Friday, May 31, 2013

Story Friday - When The Air Conditioner Quit - Congrats

Congratulations to fellow bloggers Melinda Palacio and Rudy Ch. Garcia who were announced as winners by the International Latino Book Awards at a ceremony in New York City on May 30.

Best Poetry Book - One Author - English
FIRST PLACE How Fire is a Story, Waiting, Melinda Palacio; Tia Chucha Press; USA

Best Novel - Fantasy/Sci-Fi
HONORABLE MENTION The Closet of Discarded Dreams, Rudy Ch. Garcia; Damnation Books LLC; USA

Melinda and Rudy have made La Bloga proud. You should see a list of all 190 winners at this link.

This bit of noir started off as a submission to a proposed Border Noir anthology. The project never finalized but I did finish my story. Crimespree Magazine  recently accepted it for Issue 51. And now to the Land of Enchantment ...

When The Air Conditioner Quit
copyright Manuel Ramos - all rights reserved

When the air conditioner quit, Torres shot it. The bullet bounced around the machine's innards like an insane pinball. "I don't have time for this shit," he said.

Juanita rushed into the room. "Jesus! What the hell was that?"

"Damn thing's broke. I put it out of its misery." He laughed the horse laugh that she hated. Sweat already flowed down his back.

The gray dented machine sported an ugly hole in its side. It hung crookedly in the window. A thin spiral of smoke rose from its louvered vents.

"You dumb son-of-a-bitch. Now what're we gonna do? It'll hit a hunnerd again today. You think of that before you pulled the trigger?"

"I tole you it’s broke. Useless. You said it yourself."

"I said it was goin' out. Big difference."

"Well, it went out. It stopped. Nothin' but hot air comin' from it. Stinkin' up the place. You must’a smelled it."

"So you shot it? Are you crazy?"

He grinned at her and scratched the back of his ear with the barrel of the gun. "You don't even have to ask, do you?"

She flipped him the bird then returned to the kitchen. At least her fan moved the cooked air while she cleaned a pot of beans.

Torres tucked the gun in the waistband of his sweat pants and covered it with his T-shirt. He needed a drink. “I’ll kill somebody if I stay here,” he said to the stuffed owl.  He rubbed his hands through his hair. “I’m taking the pickup into town,” he shouted. “I’ll be back for supper.” He looked in the direction of the kitchen.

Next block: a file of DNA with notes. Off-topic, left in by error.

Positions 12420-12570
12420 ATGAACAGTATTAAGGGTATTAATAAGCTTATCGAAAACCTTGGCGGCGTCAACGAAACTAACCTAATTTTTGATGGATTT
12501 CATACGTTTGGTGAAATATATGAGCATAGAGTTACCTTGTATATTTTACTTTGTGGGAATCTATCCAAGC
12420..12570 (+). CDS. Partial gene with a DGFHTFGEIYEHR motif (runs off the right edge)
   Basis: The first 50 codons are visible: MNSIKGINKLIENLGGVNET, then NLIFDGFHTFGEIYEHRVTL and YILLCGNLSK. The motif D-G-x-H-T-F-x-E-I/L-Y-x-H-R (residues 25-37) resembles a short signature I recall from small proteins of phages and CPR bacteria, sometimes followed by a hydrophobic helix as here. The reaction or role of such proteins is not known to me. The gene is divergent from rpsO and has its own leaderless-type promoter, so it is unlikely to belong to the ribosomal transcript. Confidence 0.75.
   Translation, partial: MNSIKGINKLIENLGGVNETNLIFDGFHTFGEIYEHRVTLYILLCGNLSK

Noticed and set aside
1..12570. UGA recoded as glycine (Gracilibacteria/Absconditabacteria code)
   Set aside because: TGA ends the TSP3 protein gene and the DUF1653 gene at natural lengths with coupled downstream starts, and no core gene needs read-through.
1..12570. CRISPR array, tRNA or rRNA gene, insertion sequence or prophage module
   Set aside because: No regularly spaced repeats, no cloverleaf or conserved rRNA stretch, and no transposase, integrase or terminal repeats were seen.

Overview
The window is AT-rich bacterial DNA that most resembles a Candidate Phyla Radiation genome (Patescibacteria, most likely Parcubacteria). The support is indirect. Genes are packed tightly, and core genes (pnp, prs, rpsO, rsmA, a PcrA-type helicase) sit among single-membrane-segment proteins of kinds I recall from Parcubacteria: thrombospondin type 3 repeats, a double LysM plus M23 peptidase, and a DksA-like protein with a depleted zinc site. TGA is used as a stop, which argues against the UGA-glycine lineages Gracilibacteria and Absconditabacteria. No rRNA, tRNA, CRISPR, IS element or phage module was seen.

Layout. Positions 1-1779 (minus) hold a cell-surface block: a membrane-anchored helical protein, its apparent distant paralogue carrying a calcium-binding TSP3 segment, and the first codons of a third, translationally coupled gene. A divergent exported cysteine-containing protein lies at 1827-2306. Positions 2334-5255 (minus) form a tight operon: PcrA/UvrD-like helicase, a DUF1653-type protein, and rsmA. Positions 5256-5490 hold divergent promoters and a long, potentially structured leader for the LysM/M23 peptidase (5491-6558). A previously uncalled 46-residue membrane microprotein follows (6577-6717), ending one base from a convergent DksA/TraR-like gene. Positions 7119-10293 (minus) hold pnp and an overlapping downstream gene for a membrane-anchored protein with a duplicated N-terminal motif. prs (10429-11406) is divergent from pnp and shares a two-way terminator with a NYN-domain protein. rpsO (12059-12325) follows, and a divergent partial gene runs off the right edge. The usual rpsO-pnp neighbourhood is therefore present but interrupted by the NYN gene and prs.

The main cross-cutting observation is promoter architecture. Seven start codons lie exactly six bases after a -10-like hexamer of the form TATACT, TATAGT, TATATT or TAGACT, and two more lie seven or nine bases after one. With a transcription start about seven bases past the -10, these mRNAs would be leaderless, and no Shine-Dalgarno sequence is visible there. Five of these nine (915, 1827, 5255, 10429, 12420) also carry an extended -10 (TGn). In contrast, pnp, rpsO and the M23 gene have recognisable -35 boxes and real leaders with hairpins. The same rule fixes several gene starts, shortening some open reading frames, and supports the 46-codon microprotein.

“Good riddance,” Juanita said. “Don’t kill any tractors on your way. Or mailboxes. Damn things might shoot back.” She laughed and shook her head. Torres laughed, too. That's what he liked about Juanita.

She almost added that he should look for a job but the smell from the air conditioner cautioned her and she bit her tongue. He did what he could, she reasoned. What with the recession and all.

The pickup practically drove itself along the rutted dirt road for the five miles into Dexter. Torres hummed along to Hank Williams, Jr. “All my rowdy friends have settled down …”

He had money for a few drinks. Robbie Claxton, over in Roswell, finally paid him for the briefcase of weed from Albuquerque. Took him long enough. Juanita didn’t know he’d been paid but he’d work it out with her. Tell her, “I’ll put somethin’ away for a new air conditioner, get that dog you want, and then we’ll see what comes up.” The bulge of his wallet pressed against his butt. The fake leather case carried nothing but the money.  Five hundred dollars for a day’s worth of work. Not even work. Driving, mostly. Watching for cops, staying cool, under the radar. Picking up and delivering the package. Nothing to it. Life should always be so easy.

He rubbed the American flag tattoo on his right bicep. For a hot minute he thought about making a run to the border. In the old days, with five hundred bucks in his pocket, he would've disappeared for a week. Easy to do in El Paso, Juárez. The things he’d seen, no one believed. Some of it he wanted to forget.